While researching Angels in the Park, I met and interviewed hundreds of grieving friends and relatives. Many wrote letters and emails. None of these moved me more than the letters I received from Al and Kathy Faust who live in a rural area outside Cold Spring, Minn.

     The Faust’s lost their own only child, Brad, just before Christmas 2006. Brad’s story is particularly significant because of the detailed letter he wrote to his parents just before taking his life. In the letter, Brad explains — better than any journalist or clinician hope to explain — the pain that brings a young person to the brink of hopelessness.

     I recommend that you first read Al Faust’s letter to me, in which he talks about the close and loving relationship between father and son. So how did Brad — as do so many frightened young people — manage to hide his fears from those he loved most? And why?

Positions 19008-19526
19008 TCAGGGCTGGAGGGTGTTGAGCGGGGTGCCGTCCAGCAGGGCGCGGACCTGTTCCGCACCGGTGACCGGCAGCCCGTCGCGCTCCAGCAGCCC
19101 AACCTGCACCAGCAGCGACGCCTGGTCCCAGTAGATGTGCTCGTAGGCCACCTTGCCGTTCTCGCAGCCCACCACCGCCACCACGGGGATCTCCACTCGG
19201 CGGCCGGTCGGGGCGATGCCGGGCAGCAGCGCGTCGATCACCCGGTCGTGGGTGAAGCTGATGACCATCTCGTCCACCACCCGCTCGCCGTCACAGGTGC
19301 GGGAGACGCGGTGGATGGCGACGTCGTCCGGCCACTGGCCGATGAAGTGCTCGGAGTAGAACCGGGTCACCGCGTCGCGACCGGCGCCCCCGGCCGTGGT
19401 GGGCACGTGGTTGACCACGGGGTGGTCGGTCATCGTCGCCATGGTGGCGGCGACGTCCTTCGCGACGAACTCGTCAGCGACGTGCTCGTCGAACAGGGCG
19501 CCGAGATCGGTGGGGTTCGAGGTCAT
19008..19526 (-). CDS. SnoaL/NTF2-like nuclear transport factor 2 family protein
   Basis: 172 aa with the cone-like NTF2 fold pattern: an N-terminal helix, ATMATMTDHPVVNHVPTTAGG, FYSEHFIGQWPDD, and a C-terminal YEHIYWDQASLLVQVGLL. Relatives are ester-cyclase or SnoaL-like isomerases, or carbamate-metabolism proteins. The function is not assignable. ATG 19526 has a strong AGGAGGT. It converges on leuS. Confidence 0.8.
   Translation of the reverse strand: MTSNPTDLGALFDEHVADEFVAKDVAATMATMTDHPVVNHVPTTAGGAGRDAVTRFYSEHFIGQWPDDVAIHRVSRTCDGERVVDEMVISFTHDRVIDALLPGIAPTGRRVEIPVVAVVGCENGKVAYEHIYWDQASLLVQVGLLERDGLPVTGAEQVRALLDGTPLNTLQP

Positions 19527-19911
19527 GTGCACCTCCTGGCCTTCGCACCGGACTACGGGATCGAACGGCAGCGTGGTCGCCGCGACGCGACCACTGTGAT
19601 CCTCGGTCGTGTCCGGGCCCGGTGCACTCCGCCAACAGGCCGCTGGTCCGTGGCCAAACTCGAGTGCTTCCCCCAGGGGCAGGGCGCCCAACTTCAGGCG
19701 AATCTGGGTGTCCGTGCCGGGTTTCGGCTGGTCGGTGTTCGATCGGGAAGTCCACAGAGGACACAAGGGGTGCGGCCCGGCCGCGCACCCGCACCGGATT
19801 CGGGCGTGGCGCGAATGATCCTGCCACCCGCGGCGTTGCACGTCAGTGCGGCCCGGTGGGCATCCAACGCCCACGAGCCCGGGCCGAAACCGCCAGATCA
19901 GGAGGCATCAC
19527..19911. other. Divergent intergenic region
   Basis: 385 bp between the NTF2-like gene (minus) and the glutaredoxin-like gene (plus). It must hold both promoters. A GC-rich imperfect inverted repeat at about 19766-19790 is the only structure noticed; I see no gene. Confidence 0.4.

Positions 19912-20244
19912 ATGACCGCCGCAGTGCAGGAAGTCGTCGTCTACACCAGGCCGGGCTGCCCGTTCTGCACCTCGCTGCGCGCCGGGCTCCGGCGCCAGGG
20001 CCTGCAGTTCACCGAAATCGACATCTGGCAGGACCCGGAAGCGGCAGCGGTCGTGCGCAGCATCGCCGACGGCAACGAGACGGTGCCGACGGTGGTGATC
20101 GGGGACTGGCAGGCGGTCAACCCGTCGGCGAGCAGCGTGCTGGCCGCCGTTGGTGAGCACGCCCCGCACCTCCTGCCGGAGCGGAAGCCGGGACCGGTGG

You will find the answer in Brad’s final and eloquent words. What drove him to despair was the belief that he had become a disappointment to his family and to himself. It’s a common theme I heard repeatedly from those who battled depression. Whatever its clinical explanations or biological origins, severe depression often comes down to one word:  Fear.

    A child’s worst nightmare is not that he will flunk school, lose a girlfriend, or even lose a parent. A child’s worst fear is that he will become a burden to others — a disappointment to those whose approval he desires most.

    I share Brad’s final letter here with his parent’s permission. They feel that Brad’s last words might help save someone else. I agree. The lesson of Brad Faust is that frightened children can be saved only if they reach for help.  And they will not be saved unless those around them — friends, classmates, teachers, family members — are taught how to reach back.

Brad Faust

July 27, 1985 - Dec. 23, 2006